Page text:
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APSP J Case Rep 2011; Vol. 2 (1)
Tripus Conjoined Twins
Department of Pediatric Surgery, National Institute of
Child Health Karachi, Pakistan
*Corresponding Author's E-mail address:
APSP J Case Rep
2011; 2: 5
Competing Interest: None
A conjoined twin is one of the rare
congenital defects. Ischiopagus variety is even rarer. We present a case of
ischiopagus-tripus conjoined twins. They were fused at the lower halves of the
bodies. One of the twins was apparently normal looking, active and pink. The
other twin was small, ill looking, sluggish and cyanosed. There were two well
formed separate lower limbs on one side and a fused limb at the other side. The
twins had an imperforate anus and two small orifices draining urine with
incompletely developed external genitalia. Pre-operative workup was in progress
when the twins passed away.
Conjoined Twins, Ischiopagus, Tripus,
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Ischiopagus tripus conjoined twins. APSP J Case Rep 2011;
Conjoined twins represent one of the
rarest congenital anomalies occurring with a varying incidence of about
1:50,000-1:200,000 births approximately. Females predominate over males in the
order of 2:1 to 3:1. Ischiopagus conjoined twinning is even rarer representing
only 6% of all conjoined twins. Because of the highly variable and complex
anatomy and associated malformations, skilled clinical assessment aided by
detailed radiological studies, appropriate planning and team work are required
for the successful separation of the conjoined twins [1-4]. We present here a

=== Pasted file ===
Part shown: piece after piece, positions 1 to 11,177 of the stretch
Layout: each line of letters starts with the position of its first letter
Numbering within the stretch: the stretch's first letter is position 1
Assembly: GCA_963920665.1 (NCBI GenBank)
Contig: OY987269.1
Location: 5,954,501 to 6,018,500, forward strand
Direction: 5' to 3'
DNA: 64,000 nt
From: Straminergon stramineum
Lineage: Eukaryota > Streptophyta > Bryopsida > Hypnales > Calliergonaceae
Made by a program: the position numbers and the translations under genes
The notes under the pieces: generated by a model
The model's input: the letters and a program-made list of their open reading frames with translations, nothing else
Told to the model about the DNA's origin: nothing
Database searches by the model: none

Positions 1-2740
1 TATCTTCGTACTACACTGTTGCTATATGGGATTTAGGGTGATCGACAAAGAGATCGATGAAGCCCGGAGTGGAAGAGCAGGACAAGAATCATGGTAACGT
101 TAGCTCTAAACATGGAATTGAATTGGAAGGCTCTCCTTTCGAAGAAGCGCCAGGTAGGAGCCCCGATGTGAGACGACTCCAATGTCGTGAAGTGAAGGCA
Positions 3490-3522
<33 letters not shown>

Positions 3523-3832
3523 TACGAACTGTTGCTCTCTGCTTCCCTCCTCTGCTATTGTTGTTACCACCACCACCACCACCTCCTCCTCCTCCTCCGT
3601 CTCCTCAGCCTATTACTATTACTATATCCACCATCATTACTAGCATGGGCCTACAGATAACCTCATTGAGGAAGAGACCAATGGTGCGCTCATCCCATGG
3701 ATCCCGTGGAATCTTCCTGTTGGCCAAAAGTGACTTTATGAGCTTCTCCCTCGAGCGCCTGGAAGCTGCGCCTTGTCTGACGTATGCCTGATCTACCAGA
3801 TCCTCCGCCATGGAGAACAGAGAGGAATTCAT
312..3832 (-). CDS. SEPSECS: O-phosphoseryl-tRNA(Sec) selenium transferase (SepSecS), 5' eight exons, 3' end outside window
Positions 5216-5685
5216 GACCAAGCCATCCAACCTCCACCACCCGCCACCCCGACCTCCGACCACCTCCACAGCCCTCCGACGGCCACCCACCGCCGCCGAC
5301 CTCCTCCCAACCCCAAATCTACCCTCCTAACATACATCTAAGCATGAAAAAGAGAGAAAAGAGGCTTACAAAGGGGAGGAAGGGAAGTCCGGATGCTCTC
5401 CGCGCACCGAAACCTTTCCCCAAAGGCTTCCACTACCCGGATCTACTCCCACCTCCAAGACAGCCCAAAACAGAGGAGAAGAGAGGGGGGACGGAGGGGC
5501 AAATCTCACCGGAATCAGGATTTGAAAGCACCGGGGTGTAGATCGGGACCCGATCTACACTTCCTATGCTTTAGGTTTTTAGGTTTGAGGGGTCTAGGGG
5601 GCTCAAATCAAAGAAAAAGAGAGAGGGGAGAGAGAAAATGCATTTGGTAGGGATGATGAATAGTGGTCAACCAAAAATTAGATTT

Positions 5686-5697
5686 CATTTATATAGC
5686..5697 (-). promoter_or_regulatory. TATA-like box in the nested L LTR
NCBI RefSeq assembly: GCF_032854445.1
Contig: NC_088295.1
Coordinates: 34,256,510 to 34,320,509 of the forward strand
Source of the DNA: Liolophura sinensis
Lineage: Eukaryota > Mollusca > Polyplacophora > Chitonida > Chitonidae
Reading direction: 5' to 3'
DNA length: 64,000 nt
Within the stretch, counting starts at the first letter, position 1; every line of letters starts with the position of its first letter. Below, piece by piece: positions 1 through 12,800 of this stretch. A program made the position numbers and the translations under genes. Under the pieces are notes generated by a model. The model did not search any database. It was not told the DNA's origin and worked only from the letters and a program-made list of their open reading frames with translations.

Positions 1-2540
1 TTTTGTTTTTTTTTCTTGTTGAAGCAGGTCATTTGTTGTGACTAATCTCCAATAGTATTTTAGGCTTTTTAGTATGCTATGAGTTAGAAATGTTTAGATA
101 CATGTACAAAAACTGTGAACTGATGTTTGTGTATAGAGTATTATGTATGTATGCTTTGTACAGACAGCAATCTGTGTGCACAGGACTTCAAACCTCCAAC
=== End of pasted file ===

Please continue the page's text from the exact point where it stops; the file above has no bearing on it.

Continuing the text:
case of ischiopagus tripus conjoined twins who passed away while being
Full term conjoined twins, weighing 4000 grams, were brought to
our hospital at 3rd hour of life. They were delivered by emergency
cesarean section, to a 32 years old lady, already having 8 children. There was
no family history of twinning. Ante-natal ultrasound was done only once 4 days
prior to delivery. It showed twin alive pregnancy of 38 weeks ± 01 week with
cephalic presentation and adequate liquor with no comments on
The twins were fused at the lower halves of their bodies with
a single umbilicus at the mid. There was a horizontal scar of about 3 ˝ cm
extending to the right of umbilicus. The healthier looking active pink neonate,
termed Twin A, had normal head, neck and upper limbs. There was gradual
broadening of the torso above umbilicus. The smaller neonate, termed Twin B, was
a thin, emaciated, cyanosed, microcephalic neonate, with small torso and feeble
reflexes. There were two separate lower limbs at the left side of Twin A and a
fused lower limb at the right side. The anal orifice was absent and two orifices
were found in perineum draining urine. Umbilicus had a single set of umbilical
vessels. External genitalia were incompletely developed to assign gender to
either neonate. Cardiac murmur was audible on auscultation in both the twins
(Fig. 1 & 2).